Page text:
Refinements and innovations in biopsy and analysis techniques for pleural and lung disease
Thesis (PhD (Medicine. Internal medicine))--University of Stellenbosch, 2007.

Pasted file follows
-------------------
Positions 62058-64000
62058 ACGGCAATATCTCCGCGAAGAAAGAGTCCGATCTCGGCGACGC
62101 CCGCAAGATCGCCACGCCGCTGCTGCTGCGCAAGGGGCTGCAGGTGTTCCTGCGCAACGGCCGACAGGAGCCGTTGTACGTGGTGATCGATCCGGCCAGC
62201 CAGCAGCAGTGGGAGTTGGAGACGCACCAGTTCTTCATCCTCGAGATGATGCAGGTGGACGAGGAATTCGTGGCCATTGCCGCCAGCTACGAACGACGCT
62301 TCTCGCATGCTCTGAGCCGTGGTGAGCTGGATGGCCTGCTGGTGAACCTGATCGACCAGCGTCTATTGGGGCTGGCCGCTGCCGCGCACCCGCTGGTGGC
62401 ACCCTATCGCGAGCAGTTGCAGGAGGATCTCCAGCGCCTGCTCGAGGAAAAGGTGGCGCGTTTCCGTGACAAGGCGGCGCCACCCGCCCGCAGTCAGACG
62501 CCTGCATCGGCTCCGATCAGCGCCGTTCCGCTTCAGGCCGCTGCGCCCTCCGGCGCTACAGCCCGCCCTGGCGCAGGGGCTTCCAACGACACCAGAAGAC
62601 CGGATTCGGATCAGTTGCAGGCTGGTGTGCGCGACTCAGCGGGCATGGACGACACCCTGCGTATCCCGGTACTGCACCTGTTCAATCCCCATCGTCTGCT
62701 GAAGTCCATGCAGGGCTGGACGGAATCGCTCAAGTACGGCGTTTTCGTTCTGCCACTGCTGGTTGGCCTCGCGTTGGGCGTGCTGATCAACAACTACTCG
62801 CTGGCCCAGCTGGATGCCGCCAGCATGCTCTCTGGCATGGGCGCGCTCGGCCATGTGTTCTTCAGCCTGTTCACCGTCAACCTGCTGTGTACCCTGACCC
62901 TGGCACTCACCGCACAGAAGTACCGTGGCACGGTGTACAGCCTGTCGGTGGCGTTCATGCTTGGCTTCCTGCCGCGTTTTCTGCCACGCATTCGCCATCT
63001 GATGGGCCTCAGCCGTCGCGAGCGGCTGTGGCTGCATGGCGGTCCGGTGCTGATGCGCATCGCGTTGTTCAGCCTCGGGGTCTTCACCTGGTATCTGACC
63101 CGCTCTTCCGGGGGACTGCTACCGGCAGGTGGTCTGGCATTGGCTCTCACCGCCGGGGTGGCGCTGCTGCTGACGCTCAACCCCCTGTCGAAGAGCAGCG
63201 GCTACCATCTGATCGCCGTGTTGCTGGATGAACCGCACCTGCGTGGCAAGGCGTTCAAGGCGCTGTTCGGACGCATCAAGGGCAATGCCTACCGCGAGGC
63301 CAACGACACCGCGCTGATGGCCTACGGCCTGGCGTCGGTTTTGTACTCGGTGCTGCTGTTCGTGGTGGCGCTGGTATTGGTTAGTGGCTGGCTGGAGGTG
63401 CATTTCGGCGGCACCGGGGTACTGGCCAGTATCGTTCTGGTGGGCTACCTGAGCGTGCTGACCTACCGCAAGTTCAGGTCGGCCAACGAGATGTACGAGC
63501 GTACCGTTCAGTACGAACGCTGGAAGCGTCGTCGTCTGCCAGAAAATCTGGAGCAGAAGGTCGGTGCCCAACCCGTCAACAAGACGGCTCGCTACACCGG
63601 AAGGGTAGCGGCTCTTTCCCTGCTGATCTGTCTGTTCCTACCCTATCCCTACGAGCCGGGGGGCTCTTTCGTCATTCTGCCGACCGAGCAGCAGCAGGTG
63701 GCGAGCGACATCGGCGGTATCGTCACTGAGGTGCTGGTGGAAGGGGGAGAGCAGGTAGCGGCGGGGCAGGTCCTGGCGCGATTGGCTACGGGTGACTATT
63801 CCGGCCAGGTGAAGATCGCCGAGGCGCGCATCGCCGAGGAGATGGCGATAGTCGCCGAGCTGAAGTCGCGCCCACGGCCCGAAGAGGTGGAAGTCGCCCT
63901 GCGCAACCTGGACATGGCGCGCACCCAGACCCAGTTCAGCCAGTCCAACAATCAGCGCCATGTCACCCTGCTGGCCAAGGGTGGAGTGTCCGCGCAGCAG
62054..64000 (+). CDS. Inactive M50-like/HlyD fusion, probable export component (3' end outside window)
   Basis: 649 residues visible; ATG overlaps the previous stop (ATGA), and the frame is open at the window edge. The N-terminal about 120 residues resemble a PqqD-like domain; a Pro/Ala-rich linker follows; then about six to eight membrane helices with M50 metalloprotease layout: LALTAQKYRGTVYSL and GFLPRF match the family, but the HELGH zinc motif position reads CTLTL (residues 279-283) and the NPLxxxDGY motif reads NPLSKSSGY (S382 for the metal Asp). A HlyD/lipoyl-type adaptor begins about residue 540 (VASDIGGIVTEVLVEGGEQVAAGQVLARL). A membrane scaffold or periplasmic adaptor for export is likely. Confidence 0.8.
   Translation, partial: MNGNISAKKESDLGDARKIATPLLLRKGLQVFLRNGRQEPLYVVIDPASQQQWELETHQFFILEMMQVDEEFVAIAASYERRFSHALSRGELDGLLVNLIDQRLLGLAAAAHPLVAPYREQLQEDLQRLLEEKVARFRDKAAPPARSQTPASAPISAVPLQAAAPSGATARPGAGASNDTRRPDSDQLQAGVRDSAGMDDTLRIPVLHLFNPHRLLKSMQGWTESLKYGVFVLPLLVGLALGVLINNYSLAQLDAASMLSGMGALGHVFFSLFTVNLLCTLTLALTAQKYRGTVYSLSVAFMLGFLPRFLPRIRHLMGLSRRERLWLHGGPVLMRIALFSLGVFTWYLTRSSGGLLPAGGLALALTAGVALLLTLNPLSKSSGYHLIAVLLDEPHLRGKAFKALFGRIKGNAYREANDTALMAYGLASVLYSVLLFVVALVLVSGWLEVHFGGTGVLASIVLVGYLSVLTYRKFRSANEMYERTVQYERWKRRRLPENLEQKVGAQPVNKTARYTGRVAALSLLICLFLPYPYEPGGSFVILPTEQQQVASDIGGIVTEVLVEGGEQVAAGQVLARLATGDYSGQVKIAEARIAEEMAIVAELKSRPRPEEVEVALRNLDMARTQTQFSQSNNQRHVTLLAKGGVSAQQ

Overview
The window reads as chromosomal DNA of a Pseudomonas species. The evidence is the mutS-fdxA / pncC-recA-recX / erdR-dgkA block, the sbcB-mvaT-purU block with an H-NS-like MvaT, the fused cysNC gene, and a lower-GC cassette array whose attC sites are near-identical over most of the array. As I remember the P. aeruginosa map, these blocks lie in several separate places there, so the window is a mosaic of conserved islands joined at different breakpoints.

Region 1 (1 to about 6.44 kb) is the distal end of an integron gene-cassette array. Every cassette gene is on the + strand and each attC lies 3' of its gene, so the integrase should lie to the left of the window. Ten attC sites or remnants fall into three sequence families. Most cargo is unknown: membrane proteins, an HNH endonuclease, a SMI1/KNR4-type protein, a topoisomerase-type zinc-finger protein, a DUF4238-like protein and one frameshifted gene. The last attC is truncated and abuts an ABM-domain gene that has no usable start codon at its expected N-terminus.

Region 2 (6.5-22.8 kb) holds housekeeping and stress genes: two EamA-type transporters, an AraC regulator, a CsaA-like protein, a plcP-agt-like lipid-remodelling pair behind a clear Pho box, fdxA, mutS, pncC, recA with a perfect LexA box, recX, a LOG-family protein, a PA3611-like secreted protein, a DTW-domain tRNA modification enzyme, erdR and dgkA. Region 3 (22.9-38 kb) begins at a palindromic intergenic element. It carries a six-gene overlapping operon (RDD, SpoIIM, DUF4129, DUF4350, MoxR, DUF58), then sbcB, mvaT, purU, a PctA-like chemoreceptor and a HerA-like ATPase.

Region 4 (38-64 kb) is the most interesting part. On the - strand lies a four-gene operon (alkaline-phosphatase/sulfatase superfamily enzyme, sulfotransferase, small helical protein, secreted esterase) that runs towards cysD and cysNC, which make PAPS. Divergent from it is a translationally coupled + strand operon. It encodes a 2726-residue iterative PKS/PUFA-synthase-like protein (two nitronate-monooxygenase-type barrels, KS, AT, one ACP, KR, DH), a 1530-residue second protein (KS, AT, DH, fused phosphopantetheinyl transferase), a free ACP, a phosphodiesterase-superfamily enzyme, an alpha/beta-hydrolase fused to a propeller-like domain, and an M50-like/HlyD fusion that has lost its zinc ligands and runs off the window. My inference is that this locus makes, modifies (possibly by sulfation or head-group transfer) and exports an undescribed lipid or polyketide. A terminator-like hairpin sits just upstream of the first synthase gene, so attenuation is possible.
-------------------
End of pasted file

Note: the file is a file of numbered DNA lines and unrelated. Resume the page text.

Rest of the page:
1.1. Background Tumors arising from the lung, pleura, or chest wall are a frequent problem in clinical pulmonary medicine. Most lesions are either infectious, neoplastic or granulomatous in nature, but a variety of other differential diagnoses must be considered. An accurate diagnosis is important because the available treatments differ substantially, and because any delay will impair the prognosis in potentially curable patients with lung carcinoma. The investigations involve the disciplines of radiology, pulmonology, surgery, microbiology, and anatomical pathology and consume a respectable amount of resources. The aim of the work covered in this thesis was to optimize the available diagnostic methods for the routine use in a health care setting with limited resources. 1.2. Methods The general idea of this work was to identify conventional sampling methods that could be developed further to become more useful for the diagnosis of chest tumors in a low resource health care setting. The key method was research performed: a) to revise and expand the indication for a sampling method, b) to technically improve the sampling process, and c) to optimize sample transport, preparation and analysis in collaboration with the analytical laboratory. 1.3. Results A list of invasive diagnostic procedures, imaging methods and analytical processes were developed, evaluated and integrated into clinical practice. A) transbronchial needle aspiration, B) transthoracic cutting needle biopsy, C) transthoracic fine needle aspiration, D) transthoracic ultrasound, and E) rapid on-site evaluation of needle aspirates by a cytopathologist. Five studies pertaining to this thesis were published in international peerreviewed journals: â ¢ Safety and yield of ultrasound-assisted transthoracic biopsy performed by pulmonologists (Respiration 2004;71:519-22) This paper established that ultrasound-assisted transthoracic biopsy performed by pulmonologists is feasible, safe, practical, low-cost and has a high yield. â ¢ Utility of rapid on-site evaluation of transbronchial needle aspirates (Respiration 2005;72:182-8) This paper demonstrated the economical advantages of on-site evaluation of transbronchial specimens in a low-resource setting. â ¢ Transbronchial needle aspirates: comparison of two preparation methods (Chest 2005;127:2015-8) This paper demonstrated that preparing smears on-site has a far better yield than pooling samples into a vial. This means that the yield is improved over the current standard at no additional cost. â ¢ Transbronchial needle aspirates: how many passes per target site? (European Respiratory Journal 2007;29:112-6) This paper investigated the most economical and effective approach to serial sampling with transbronchial needle aspiration during flexible bronchoscopy. â ¢ Ultrasound assisted transthoracic biopsy: fine needle aspiration or cutting needle biopsy? (European Respiratory Journal 2007;29:357-62) This paper compared two common methods of sampling and demonstrates that the less expensive method is sufficient in the majority of cases. 1.4. Conclusion This work has impacted on current practice in multiple ways. Conventional methods have been optimized by improving technical factors and with the integration of interdisciplinary collaboration. The initiated research is ongoing with the aim to achieve continued technical and economical improvements in the diagnosis of chest tumors.